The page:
But I who am bound by my mirroras well as my bedsee causes in coloras well as sex
and sit here wonderingwhich me will surviveall these liberations.—Audre Lorde, "Who Said It Was Simple"
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[End Page 184]
Video Interruptus—or Becoming Naked Again?
I am looking at a black-and-white photo, the back of a woman standing in front of a bathroom mirror, naked and high-heeled, about to slide a pin through a bun just secured by her left fingers. Her right arm is reaching for the knot, blocking the view of her face from me, us. Left behind the mirror, outside the door left ajar, allowed only a glimpse of the top of her hair, we are faced instead with those hands, hips, and heels that form a flowy vertical strip parallel to the left frame of the picture. Whoever is that peeping Tom in the right corner might be, this snapshot, this good, must be the job of a professional. Whatever you are looking at, whomever you identify yourself with, you too, I imagine, are confronted with many minipointers here, including the very dorsality of this photographic moment, allegorized by the unavoidable centrality of her derriere. The subject in question seems unaware or else unconcerned; intruded upon but not exactly interrupted, she carries on, minding her own business.
I may not be the only one who finds this piece visually loaded, oddly suspenseful. What was this character doing prior? Where is she going next? What sort of clothes was she wearing? Is she dressing or undressing? Is this bathroom a room of her own? And who is looking at whom?
I find myself drawn to a curious cocktail of indifference and intimacy in this image of a woman in her birthday suit: her objective aloneness, her vulnerability, her striking carnality, her banality, her affirmative impersonality, her anonymity, her being there, (un)doing her hair, no matter what, no matter who, her being her. But wait: At what point and in what way is this person to be identified as, presumed to be, a woman? And why?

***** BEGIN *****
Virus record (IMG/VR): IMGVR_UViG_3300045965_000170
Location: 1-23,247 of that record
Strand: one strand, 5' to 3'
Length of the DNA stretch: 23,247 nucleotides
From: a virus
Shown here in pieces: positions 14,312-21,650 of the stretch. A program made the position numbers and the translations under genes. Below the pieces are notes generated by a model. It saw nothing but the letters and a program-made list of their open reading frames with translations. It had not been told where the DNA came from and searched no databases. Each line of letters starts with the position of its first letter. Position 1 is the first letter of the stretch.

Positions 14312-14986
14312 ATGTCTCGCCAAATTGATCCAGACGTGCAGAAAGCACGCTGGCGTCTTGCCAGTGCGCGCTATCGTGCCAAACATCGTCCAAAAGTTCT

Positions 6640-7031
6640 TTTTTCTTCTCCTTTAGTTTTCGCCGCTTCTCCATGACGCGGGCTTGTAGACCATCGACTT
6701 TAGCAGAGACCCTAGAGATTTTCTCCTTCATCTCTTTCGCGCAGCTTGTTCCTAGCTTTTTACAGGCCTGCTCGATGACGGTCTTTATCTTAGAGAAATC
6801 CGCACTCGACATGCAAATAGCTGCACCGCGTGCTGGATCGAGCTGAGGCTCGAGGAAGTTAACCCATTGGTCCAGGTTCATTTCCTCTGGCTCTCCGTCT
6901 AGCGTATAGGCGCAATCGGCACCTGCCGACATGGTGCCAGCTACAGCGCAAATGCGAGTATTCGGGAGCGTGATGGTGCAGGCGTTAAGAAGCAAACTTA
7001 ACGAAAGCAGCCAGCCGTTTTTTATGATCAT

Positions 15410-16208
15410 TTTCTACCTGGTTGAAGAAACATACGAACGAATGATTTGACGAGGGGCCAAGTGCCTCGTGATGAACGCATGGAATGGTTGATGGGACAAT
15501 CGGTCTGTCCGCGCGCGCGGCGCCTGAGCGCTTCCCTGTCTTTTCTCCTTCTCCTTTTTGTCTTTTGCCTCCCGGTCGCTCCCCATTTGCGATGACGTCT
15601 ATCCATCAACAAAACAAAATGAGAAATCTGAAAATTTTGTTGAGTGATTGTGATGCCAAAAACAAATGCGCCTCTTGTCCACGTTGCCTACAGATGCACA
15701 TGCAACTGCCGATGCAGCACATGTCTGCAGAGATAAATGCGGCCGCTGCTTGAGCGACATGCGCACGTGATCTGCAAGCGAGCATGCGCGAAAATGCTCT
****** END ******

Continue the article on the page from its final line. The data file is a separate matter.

(If I were a Cartesian cogitator, I would have to entertain further the possibility that this "person" could be an automaton, but here, I would bracket off that hypothesis as my immediate interest seems to lie elsewhere, closer to my vision here.)
More clearly, I am rehearsing—hearing—Simone de Beauvoir, of The Second Sex, whose pivotal formulation on femme remains oddly un/re/translatable: "On ne naît pas femme: on le deviant" (Beauvoir 1949, 285-86). Typically circulated as "One is not born, but rather becomes, a woman" (Beauvoir 1953, 301), as H. M. Parshley's zoological version has it, the translation is good enough and has done us good service. Yet it needs some redoing in the manner, for instance, recently suggested by Constance Borde and Sheila Malovany-Chevallier, who write instead, [End Page 185] "One is not born, but rather becomes, woman" (Beauvoir 2009, xviii). Just woman, not a: That is the one I would pick, for indeed the idea, to be more precise at the risk of being fussy, is that "one is not born femme [(a) woman/female/feminine]; one becomes so/that/it [le]." What a difference an a can make, what a devil in the detail.
As will become clearer, as implicit in Judith Butler's (1986) reading of Beauvoir, central to the convoluted logic of gender configuration and identification that Beauvoir captured with such deceptive simplicity is this bonded slippage, the elliptical tension between "a woman," a countable noun, on the one hand, and "woman/female/feminine [femme]" with no article, on the other hand, more of traditionally or conventionally uncountable "stuff" such as, say, cheese. Femme is and becomes the invisible fabric or matrix out of which a figure, "a woman," is cut and to which it is slotted or "fitted" back, at will, as the ultimate point of departure/return, which would also explain, often in the eyes of...